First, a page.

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2001 Abstract: 334 One Hundred Consecutive Cases of Sentinel Lymph Node Mapping in Early Colorectal Carcinoma: Detection of Missed Micrometastases

2001 Digestive Disease Week

# 334 One Hundred Consecutive Cases of Sentinel Lymph Node Mapping in Early Colorectal Carcinoma: Detection of Missed Micrometastases
Thomas F. Wood, Sukamal Saha, Donald L. Morton, George J. Tsioulias, Roderick R. Turner, Decio Rangel, William Hutchinson Jr, Anton J. Bilchik, Santa Monica, CA, Flint, MI

Background: Almost one-third of patients with node-negative colorectal carcinoma (CRC) develop systemic disease. This implies that these patients have occult disease that is inadequately treated by surgery alone. We have coupled sentinel lymph node (SN) mapping and a focused pathologic examination to detect occult nodal micrometastases in CRC.

Methods: Since 1996, SN mapping was performed in 100 consecutive patients undergoing colectomy for CRC. Peritumoral injection of 0.5-1.0 cc of isosulfan blue dye was performed to demonstrate the SN(s). All lymph nodes in the resection specimen were examined by routine hematoxylin and eosin (H&E) staining. In addition, a focused examination of multiple sections of the SNs was performed using both H&E and cytokeratin immunohistochemistry (CK-IHC).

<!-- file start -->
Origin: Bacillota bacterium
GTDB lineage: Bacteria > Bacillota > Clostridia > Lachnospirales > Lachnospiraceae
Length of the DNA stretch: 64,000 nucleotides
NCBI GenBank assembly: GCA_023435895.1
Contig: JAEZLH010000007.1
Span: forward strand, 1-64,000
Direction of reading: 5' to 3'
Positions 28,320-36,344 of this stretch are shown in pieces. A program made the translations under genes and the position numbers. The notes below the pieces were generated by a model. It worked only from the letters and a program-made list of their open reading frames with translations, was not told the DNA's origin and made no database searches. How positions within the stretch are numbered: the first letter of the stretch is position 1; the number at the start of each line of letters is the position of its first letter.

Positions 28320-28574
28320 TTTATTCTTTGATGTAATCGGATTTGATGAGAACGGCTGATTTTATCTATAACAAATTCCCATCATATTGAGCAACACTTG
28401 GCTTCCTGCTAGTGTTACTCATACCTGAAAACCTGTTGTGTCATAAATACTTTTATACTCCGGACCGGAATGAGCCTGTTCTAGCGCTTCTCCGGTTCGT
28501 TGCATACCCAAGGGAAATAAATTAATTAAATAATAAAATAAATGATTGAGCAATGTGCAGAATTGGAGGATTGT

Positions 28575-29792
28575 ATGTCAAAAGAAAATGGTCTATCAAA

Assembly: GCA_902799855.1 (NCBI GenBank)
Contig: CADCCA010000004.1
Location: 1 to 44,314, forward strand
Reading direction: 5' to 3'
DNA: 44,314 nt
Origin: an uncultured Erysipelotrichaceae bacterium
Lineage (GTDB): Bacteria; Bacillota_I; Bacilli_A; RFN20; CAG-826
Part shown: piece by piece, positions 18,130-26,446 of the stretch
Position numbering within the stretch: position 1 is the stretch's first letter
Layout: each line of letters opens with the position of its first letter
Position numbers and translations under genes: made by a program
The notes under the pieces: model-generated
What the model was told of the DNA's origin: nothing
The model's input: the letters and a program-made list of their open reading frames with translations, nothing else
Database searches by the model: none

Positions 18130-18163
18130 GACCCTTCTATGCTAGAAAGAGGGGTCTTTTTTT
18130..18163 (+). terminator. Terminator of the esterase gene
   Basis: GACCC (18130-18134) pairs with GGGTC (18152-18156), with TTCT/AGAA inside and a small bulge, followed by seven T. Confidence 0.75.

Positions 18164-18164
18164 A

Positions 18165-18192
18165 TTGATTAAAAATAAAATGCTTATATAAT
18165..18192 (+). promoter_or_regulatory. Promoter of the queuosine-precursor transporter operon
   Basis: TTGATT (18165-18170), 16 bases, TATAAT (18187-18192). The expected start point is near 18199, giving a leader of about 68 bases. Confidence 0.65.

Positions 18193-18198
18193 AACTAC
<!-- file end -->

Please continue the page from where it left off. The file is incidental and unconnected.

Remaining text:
Results: Overall, SN mapping successfully demonstrated 1-4 SNs in 97/100 cases (97%). These SNs accurately reflected the status of the nodal basin as a whole in 92/97 patients (95%). All five of the false-negative cases occurred in T3/T4 tumors and 3 of the 5 occurred during the first 30 cases in the experience. Unexpected lymphatic drainage was encountered in 7 patients (7%) altering the operative approach. Twenty-six patients were node positive by routine H&E staining. An additional eighteen patients (18%) were upstaged by identification of occult nodal micrometastases missed on routine H&E sections but detected by multiple sections (5) or CK-IHC (13). The SNs were the only positive nodes in 19 cases.

Conclusions: Sentinel lymph node mapping may be performed in CRC with a high degree of success and accuracy. A focused pathologic examination of the SN detects micrometastatic disease missed by conventional techniques in a significant proportion of patients with early CRC and may be useful to stratify those who might benefit from adjuvant therapy.

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